The modern digital camera is a miraculous device. You have to work hard to take a bad picture with even a low end system and the defaults cameras ship with are set to make the whole process foolproof.
This makes a lot of sense for the companies that make them. People who have a great experience with their equipment are more likely to buy more gear, making the Sonys, Canons and Nikons of this business more profitable.
If along the way the cameras become smarter than the people holding them, where’s the harm? With zone focusing, facial recognition and truly intelligent exposure algorithms, today’s digital cameras make better and faster decisions than all but a few photographers and the pictures are all the better for it.
I manual focused for decades, but now that I wear glasses that have three discrete zones of clarity, I’m happy to let the camera do the thinking for me on that front, confident that it’s got better eyesight than I do now.
Then Andros asks me in the flow of the Facebook discussion, “A painter goes to school/university and learns how to draw and creates a masterpiece. At the same time an average guy who knows nothing about painting decides to do a drawing and it turns out to be a masterpiece. Which one would you have more respect for? Which one would the masses rally for?”
It’s a maddeningly off-base analogy because drawing is an analog exercise that demands studied craft if you aren’t an autistic prodigy and his photography career, along with mine and everyone else who uses a digital camera today, doesn’t stand on the incremental gains won throughout the history of the craft.
It leaps boldly into the future buoyed by millions of hours of programming by an army of code warriors who want to make picture taking easy and rewarding.
For everyone who takes the time to learn how to use Photoshop’s clone tool and healing brush with creative restraint, there’s someone who drops a batch of photos into SnapHeal. Who would the masses rally for then?
Having failed to bite at the naive artist bait/argument, Andros then moves on to software to make his case.
“Then came technology and all who were unable to jump on this bandwagon would soon be left behind. Photoshop and digital cameras would be their [photography’s old guard] worst nightmare…(just imagine your father trying to use Photoshop).”
Setting aside the rather ghoulish vision of my zombie dad trying to hold a mouse that keeps slipping out of the rotting flesh of his hands (mostly because he was cremated), I’ll settle for pointing out that I toned my first photograph in Photoshop (v1.07) when Andros Belfonte was 12 years old and leave it at that. I am his dad using Photoshop.
Finally, Andros coaxes me with flattery, claiming that I “literally wrote the book on photography in Trinidad.” Entertaining hyperbole aside, that’s a book with many chapters and many talented contributors. I’ve been on the planet a bit too long to fall for that one.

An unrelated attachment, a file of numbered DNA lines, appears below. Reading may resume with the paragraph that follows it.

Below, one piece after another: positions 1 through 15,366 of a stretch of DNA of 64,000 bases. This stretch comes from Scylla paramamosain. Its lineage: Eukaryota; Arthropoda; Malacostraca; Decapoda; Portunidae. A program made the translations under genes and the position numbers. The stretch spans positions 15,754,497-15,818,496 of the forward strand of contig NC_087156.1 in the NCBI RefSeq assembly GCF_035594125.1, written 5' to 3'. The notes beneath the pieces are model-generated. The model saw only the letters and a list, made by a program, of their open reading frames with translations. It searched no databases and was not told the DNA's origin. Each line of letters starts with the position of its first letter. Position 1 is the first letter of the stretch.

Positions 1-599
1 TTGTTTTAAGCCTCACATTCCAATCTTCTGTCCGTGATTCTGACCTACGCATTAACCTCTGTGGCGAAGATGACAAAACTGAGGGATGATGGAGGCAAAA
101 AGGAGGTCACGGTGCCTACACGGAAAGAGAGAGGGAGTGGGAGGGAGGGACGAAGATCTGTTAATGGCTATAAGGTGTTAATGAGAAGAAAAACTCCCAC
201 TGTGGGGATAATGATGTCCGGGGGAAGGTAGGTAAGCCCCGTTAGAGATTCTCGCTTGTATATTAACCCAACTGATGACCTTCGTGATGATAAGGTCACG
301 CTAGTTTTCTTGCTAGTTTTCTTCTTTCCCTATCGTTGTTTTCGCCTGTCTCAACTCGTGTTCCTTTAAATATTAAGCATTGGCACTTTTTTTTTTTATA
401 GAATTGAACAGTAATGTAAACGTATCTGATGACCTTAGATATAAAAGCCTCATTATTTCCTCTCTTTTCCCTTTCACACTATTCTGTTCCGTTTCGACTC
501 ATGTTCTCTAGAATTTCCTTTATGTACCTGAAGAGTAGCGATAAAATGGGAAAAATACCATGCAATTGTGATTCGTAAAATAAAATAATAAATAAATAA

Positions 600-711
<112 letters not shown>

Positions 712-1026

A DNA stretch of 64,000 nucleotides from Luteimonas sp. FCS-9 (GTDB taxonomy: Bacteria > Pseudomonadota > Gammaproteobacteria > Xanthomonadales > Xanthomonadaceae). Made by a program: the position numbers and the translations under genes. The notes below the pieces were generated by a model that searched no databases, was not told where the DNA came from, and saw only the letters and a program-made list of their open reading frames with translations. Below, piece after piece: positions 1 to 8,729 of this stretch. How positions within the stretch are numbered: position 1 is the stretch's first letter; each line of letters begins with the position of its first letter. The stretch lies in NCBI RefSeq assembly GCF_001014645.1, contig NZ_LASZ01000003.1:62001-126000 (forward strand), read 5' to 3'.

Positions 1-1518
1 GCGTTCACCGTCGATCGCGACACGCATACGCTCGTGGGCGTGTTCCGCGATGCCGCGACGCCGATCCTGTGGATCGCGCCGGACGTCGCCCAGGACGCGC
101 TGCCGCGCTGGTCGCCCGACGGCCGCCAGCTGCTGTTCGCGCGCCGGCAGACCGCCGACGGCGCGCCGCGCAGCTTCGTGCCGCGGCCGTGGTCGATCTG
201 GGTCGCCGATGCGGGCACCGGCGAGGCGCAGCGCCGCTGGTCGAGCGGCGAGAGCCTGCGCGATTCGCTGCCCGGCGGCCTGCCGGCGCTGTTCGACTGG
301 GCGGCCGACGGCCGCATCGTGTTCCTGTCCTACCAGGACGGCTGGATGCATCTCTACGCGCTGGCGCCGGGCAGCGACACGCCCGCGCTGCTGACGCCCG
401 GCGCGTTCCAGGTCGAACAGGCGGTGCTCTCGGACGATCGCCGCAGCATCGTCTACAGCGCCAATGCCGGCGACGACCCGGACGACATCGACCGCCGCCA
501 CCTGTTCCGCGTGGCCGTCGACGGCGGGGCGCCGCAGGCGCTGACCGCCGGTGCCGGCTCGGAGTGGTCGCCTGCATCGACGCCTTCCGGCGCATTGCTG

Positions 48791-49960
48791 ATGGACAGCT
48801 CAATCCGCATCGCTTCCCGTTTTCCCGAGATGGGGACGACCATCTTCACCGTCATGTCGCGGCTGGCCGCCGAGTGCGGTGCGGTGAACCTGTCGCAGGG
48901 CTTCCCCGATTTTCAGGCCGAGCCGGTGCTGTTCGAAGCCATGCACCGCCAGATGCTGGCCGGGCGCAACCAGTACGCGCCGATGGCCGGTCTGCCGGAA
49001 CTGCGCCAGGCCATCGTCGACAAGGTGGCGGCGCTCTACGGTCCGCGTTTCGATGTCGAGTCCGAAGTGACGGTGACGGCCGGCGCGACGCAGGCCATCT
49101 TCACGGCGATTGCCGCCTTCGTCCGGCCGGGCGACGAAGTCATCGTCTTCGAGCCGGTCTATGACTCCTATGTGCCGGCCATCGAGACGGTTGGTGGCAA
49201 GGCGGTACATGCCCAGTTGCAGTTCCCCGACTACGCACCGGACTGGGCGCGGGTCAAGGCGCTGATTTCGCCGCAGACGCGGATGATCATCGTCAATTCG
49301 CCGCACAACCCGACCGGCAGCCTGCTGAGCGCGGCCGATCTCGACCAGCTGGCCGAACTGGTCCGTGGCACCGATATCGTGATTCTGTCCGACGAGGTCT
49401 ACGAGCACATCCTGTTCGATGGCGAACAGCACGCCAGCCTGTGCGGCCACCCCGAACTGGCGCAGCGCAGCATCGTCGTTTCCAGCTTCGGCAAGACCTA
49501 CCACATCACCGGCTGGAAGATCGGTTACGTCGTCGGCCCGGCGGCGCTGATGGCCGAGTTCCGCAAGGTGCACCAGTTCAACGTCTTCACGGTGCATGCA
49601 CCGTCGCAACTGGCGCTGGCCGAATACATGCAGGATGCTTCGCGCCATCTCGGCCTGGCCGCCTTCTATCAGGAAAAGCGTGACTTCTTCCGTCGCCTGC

It’s hard to really get angry with Andros’ assertions. There’s something quite giddy and compelling about his sense of what photography is all about and his cheerful dismissal of actual photographic knowledge feels like a modern update of Tom Sawyer’s rebellious dismissal of “larnin.”
Young Mr Belfonte is being subversive and he knows it, making it a cornerstone of his personal marketing strategy. He’s the street corner artist discovered by MOMA, the intuitive auteur enabled by software and the social media superman able to gather thousands of likes in a single bound.
I can’t say any different. He’s got the likes. He’s got the fans ready to jump to his defense and he says he’s got the business.
It’s easy to demonise Andros as an ignorant lout so uneducated in his chosen craft and so drunk on Facebook likes that his ego has long cut loose from reality, but I’d never say that, not least because everybody is the hero in their own story and the Andros 1978 story is, to a young person, clear, inspiring and oh so attainable.
I don’t think for a minute that Andros is as clueless as he wants folks to believe he is. “ART AND NATURAL TALENT,” the capital that he capitalizes, will only take you far and then there are files to transfer and images to work on. There’s work that you can’t avoid if you want the results he gets, whether he gets the image in camera or on a computer screen and to suggest otherwise is, well, to lie.
For at least two decades now photographers have been secretly hoping for a Photoshop menu command that simply reads “Fix Photo.” We don’t have one yet, but we’ll probably get there soon enough.
The progressive migration of everything routine and calculable into the processors that run our cameras the coding that runs our imaging software will continue and there will be more Belfontes in our future.
Young Andros may well find himself lionised as the most outspoken of a new breed of pure photographic artists and brilliant social media marketers who will define the vanguard of a new technology driven freedom to create.
To such photographers of the future shooting and processing slide film will seem as crude and as alien as nailing shoes to a horse would seem to today’s fancy dan mounting up his new rims.
It will be a brave new world. I cower in consideration of it.